The Caspian Sea: Rich in oil and gas and caviar

Kuwait Times - - Business -

AK­TAU, Kaza­khstan: The lead­ers of Azer­bai­jan, Iran, Kaza­khstan, Rus­sia and Turk­menistan are meet­ing in the Kazakh port city of Ak­tau on Sun­day to sign a land­mark deal on the Caspian Sea. Here are some facts about the in­land sea whose le­gal sta­tus has been the sub­ject of fraught ne­go­ti­a­tions for over two decades since the Soviet Union’s col­lapse.

Vast in­land sea

The Caspian is the largest in­land body of wa­ter in the world. With around 70,000 cu­bic kilo­me­ters (16,800 cu­bic miles) of wa­ter, it is big­ger by vol­ume than both the North and Baltic seas. The re­gion’s coun­tries have long dis­puted whether the Caspian is a sea or a lake, which car­ries le­gal con­se­quences. No rivers flow out of it and it is sur­rounded by land which means it is tech­ni­cally closer to be­ing a lake. The new draft agree­ment calls it a sea while Rus­sia said the pro­vi­sions give it a spe­cial le­gal sta­tus.

En­ergy-rich

One of the rea­sons the Caspian has been con­tested so fiercely by the five lit­toral states is its abun­dance of hy­dro­car­bon re­serves. Ac­cord­ing to the US En­ergy In­for­ma­tion Ad­min­is­tra­tion’s lat­est es­ti­mate in 2012 there were 48 bil­lion bar­rels of oil and 292 tril­lion cu­bic feet (8.3 tril­lion cu­bic me­ters) of nat­u­ral gas in proved and prob­a­ble re­serves in the Caspian Sea’s basins and its sur­round­ing area.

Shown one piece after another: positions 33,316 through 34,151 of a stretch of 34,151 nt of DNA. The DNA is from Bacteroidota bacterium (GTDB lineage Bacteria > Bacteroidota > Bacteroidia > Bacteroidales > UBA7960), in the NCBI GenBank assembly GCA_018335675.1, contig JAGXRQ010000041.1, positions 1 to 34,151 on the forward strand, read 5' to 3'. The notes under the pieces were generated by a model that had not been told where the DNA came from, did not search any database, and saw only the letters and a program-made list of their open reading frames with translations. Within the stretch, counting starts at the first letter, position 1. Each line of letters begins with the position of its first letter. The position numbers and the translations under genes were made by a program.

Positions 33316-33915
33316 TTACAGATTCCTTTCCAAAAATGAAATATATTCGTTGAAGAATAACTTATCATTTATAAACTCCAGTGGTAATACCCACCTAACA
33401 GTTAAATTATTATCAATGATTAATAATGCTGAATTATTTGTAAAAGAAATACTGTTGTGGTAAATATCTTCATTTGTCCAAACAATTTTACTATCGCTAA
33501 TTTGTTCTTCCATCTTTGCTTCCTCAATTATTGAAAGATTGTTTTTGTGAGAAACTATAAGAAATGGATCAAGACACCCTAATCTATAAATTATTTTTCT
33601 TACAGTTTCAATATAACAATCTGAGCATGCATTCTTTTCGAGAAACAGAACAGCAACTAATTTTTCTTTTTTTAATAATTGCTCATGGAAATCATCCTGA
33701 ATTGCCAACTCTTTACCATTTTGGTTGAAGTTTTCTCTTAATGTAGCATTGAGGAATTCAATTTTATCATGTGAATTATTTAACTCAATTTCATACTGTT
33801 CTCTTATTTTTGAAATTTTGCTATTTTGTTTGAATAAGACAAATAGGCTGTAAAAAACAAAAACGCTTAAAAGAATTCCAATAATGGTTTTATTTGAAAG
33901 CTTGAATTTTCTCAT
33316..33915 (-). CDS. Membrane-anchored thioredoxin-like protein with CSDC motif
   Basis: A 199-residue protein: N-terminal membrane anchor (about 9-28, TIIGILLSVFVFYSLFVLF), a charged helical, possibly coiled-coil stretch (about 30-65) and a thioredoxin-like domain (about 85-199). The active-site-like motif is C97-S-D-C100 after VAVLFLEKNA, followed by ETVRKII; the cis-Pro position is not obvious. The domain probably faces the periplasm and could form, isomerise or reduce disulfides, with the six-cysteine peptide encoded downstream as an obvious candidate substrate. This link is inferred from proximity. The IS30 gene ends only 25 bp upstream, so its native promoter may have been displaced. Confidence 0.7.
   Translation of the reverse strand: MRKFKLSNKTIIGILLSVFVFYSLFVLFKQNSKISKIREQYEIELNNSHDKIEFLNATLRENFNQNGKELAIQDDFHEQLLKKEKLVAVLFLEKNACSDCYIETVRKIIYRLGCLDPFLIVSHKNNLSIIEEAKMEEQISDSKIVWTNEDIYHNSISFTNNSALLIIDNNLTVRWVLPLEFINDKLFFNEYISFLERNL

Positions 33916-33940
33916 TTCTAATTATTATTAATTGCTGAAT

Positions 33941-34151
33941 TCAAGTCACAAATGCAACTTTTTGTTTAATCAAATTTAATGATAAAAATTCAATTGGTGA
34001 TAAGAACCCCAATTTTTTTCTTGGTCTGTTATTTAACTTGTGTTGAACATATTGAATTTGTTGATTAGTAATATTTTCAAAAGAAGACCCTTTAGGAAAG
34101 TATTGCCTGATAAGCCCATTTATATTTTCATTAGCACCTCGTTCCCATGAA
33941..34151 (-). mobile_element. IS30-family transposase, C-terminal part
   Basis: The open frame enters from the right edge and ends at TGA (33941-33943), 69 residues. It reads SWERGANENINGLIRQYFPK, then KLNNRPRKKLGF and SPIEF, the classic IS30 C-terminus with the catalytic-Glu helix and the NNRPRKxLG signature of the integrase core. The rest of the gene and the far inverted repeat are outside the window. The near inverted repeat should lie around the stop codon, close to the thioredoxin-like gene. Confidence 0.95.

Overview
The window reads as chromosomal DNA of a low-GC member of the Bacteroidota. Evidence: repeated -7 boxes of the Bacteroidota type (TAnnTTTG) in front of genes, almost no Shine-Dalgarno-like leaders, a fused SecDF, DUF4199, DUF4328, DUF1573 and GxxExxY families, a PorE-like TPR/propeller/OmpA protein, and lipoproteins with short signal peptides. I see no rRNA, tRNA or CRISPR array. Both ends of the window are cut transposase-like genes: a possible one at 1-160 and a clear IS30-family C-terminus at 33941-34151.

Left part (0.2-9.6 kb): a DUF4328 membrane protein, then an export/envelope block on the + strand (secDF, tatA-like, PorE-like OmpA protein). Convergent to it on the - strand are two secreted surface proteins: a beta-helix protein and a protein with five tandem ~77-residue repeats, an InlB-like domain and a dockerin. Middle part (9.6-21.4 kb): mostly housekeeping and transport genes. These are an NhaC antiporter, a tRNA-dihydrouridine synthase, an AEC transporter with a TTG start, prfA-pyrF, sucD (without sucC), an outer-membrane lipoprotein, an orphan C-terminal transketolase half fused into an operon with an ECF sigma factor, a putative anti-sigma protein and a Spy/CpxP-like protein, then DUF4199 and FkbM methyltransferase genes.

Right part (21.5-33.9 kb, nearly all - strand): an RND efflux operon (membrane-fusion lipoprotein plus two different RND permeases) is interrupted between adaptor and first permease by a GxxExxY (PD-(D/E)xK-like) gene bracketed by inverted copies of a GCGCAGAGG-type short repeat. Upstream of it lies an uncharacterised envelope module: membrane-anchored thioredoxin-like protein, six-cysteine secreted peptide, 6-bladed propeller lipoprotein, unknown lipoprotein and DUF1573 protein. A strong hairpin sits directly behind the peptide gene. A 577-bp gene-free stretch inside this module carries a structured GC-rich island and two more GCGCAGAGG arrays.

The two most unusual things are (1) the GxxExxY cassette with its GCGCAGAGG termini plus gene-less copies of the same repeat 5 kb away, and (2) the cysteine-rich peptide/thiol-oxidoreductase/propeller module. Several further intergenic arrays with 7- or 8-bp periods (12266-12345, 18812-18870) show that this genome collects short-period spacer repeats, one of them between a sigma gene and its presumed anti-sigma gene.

The Caspian’s largest oil field, Kaza­khstan’s Kasha­gan, has 13 bil­lion bar­rels of re­cov­er­able re­serves and is the big­gest off­shore oil and gas find since it was dis­cov­ered in 2000. Ex­tract­ing the hy­dro­car­bons from the wa­ter and on to the mar­ket has not al­ways been easy though, and de­lays to the Kasha­gan project have led to it be­ing nick­named “cash all gone”.

Costliest caviar

As home to the world’s largest stocks of the giant Bel­uga stur­geon fish, the Caspian is also an im­por­tant source of one of the world’s prici­est del­i­ca­cies-caviar. The most ex­pen­sive Caspian caviar comes from the eggs of the rare al­bino stur­geon found in its south­ern wa­ters, but en­vi­ron­men­tal cam­paign­ers warn that stur­geon stocks are be­ing over­fished, and hope the new agree­ment will boost preser­va­tion ef­forts. Ac­cord­ing to Guin­ness World Records, a kilo­gram of the costliest caviar from al­bino stur­geon off the coast of Iran reg­u­larly fetches over $25,000. —

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